delay(75); // control the rate of blinking
        if (switch_LED_State) 
        {
           // note that the HIGH/LOW state is reversed from the LED state
          switch_LED_State = false;  
          digitalWrite(SW_LED_PIN, HIGH);
        }
        else
        {
           // note that the HIGH/LOW state is reversed from the LED state
          switch_LED_State = true;
          digitalWrite(SW_LED_PIN, LOW);
        }
      }
      

      EDIT: Added some documentation… shame on me for posting code without

      • I’ll just leave this here

        +5V -> Plus Sign (Bottom Left)
        +5V -> 10K RESISTOR -> Any old 5mm LED+ -> LED Terminal (Bottom Right)
        Ground -> Accessory / Ground (Left Hand Side)
        
        Switch is dimly lit when 'Off', 0v @ Ground terminal.
        Switch is bright when 'On', 5v @ Ground terminal.
        
        Attach the Positive of what you want to turn on to the Ground terminal.
        If you just want a switch that goes from dim to bright, connect Ground to Ground.
        
    • How could I do this but with +12V connected to the LED lead?

  • Are the switch load contacts and the LED control contacts separate (4 terminal), or do they share a common ground lug (3 terminal)? Can’t tell from the description or pictures. Makes a HUGE difference.

    If they share a ground (3 terminals) then you’re good to go for DC only projects.

    If the load contacts and LED contacts are separate (4 terminals) then you can control AC loads with the switch contacts and control the LED separately.

  • Actually, I’d think a lot of people would care about the ratings. These switchs can withstand four times the current (albeit at a somewhat low voltage) your regular SPST toggles can! Any chance they have ratings for other voltages, like 50V, 125V, or 250V?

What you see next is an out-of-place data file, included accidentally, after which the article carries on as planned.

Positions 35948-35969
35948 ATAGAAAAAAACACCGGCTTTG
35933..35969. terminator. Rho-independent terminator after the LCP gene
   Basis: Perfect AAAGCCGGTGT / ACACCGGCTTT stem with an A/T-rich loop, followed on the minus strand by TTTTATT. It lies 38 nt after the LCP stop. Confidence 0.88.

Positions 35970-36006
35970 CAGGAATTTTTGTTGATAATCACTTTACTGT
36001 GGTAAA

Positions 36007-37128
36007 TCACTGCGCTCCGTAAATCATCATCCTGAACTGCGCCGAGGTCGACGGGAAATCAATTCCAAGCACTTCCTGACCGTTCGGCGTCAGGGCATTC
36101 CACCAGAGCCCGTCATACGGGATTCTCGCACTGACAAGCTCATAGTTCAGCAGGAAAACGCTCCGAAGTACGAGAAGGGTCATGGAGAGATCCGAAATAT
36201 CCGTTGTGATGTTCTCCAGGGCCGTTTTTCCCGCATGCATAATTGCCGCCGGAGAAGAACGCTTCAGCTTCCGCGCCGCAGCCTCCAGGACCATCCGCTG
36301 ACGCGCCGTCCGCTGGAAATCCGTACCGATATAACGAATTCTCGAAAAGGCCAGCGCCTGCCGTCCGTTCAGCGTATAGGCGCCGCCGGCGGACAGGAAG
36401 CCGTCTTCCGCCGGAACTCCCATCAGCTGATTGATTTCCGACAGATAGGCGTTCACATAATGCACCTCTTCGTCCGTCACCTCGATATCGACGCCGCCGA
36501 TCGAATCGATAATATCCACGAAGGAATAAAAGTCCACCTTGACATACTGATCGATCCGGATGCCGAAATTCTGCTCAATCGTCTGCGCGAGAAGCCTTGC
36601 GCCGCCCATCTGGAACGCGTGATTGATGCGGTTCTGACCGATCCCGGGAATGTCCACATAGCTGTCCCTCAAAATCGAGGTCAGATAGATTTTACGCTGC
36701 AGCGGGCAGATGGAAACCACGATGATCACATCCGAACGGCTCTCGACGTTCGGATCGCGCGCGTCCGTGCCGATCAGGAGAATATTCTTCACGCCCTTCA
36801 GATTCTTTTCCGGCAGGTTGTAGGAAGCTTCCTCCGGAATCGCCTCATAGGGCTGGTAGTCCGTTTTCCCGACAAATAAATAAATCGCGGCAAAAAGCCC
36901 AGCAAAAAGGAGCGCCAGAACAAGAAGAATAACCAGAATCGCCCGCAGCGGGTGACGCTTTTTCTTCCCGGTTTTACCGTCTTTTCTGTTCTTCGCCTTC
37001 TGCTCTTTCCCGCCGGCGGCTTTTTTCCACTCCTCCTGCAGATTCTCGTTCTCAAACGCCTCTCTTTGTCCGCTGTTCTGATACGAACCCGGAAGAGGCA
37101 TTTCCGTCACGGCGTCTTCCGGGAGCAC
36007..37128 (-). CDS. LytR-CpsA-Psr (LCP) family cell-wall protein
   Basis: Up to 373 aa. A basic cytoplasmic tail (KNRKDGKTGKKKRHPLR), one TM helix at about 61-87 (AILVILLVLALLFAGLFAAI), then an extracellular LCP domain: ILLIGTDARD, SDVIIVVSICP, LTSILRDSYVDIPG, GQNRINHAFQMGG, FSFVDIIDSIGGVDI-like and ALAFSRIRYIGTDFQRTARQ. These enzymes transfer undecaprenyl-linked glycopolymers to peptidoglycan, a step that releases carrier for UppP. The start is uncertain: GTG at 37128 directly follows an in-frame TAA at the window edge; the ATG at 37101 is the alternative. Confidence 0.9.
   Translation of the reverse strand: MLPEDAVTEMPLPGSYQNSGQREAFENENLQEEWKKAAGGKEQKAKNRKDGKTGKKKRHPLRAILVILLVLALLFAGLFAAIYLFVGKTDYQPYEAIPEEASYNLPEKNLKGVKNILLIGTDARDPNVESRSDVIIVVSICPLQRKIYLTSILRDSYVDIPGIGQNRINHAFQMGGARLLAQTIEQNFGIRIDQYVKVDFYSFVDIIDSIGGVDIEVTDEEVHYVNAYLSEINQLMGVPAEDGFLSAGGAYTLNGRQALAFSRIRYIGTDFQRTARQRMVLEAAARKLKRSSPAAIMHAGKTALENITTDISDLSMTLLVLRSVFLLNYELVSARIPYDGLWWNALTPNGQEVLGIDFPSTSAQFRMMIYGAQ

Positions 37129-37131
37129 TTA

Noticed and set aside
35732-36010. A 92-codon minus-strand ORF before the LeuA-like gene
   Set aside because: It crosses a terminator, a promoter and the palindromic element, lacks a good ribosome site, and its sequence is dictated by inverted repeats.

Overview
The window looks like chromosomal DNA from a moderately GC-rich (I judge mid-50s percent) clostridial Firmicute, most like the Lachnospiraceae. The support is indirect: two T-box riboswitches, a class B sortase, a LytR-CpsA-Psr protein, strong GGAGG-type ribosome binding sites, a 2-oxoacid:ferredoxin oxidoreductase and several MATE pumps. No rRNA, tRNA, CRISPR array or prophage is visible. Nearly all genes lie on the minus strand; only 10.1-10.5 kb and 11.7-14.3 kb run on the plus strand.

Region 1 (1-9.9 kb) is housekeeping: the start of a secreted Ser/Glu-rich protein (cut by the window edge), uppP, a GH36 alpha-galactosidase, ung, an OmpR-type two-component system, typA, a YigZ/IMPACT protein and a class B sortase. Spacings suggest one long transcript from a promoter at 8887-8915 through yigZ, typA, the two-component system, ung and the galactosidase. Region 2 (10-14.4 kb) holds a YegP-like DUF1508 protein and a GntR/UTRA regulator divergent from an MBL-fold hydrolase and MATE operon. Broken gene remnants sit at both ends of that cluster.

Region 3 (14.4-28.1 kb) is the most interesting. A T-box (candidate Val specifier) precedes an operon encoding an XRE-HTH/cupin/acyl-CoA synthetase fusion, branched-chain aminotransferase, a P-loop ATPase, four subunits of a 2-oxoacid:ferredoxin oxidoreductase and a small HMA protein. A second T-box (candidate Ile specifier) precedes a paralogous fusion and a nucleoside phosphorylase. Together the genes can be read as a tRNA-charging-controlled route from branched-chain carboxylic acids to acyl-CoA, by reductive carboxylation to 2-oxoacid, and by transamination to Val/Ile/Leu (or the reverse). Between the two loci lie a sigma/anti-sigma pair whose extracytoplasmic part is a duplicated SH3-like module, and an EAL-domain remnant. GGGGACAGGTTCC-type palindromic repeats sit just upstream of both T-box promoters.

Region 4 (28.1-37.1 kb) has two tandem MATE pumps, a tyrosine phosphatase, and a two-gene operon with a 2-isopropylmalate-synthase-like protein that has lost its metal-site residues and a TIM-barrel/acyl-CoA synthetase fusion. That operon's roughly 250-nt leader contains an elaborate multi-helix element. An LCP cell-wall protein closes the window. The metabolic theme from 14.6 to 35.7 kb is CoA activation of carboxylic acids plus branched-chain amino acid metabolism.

• I believe it was a joke.

      • Of course it was a joke.:p However, the current ratings at other voltages would be nice, if available. In the case of switches, there aren’t simple but relatively accurate ways to extrapolate or derate values because the mechanical construction can vary quite a bit.

  • Can I get some with a sensor in the lid so I know when it’s open?

    • We don’t sell any like that, but you could add in a reed switch or flex sensor to tell you.

  • Hi I want to put these in my 98 jeep cherokee sport, I’m thinking about switching out my rear defrost, rear wipers, and my fog lights for these switches. I need more help trying to figure out if they will fit or if they won’t, so can anyone help me, also I need to know how I to wire them up, if I get them?

    • I have the same vehicle. If you’re planning on just putting these on the front of the dash, they should fit just fine. If you’re thinking about embedding them somehow, then it’s going to get a bit more complicated.

  • Great switch! But when I ordered I made the mistake of thinking this was mostly for novelty, it’s actually quite heavy duty and ‘clunky’ for lack of a better word. It’s super cool and I’m glad I bought one, but it does take a bit of effort to move from one position to the other. If you know that going in it’s great!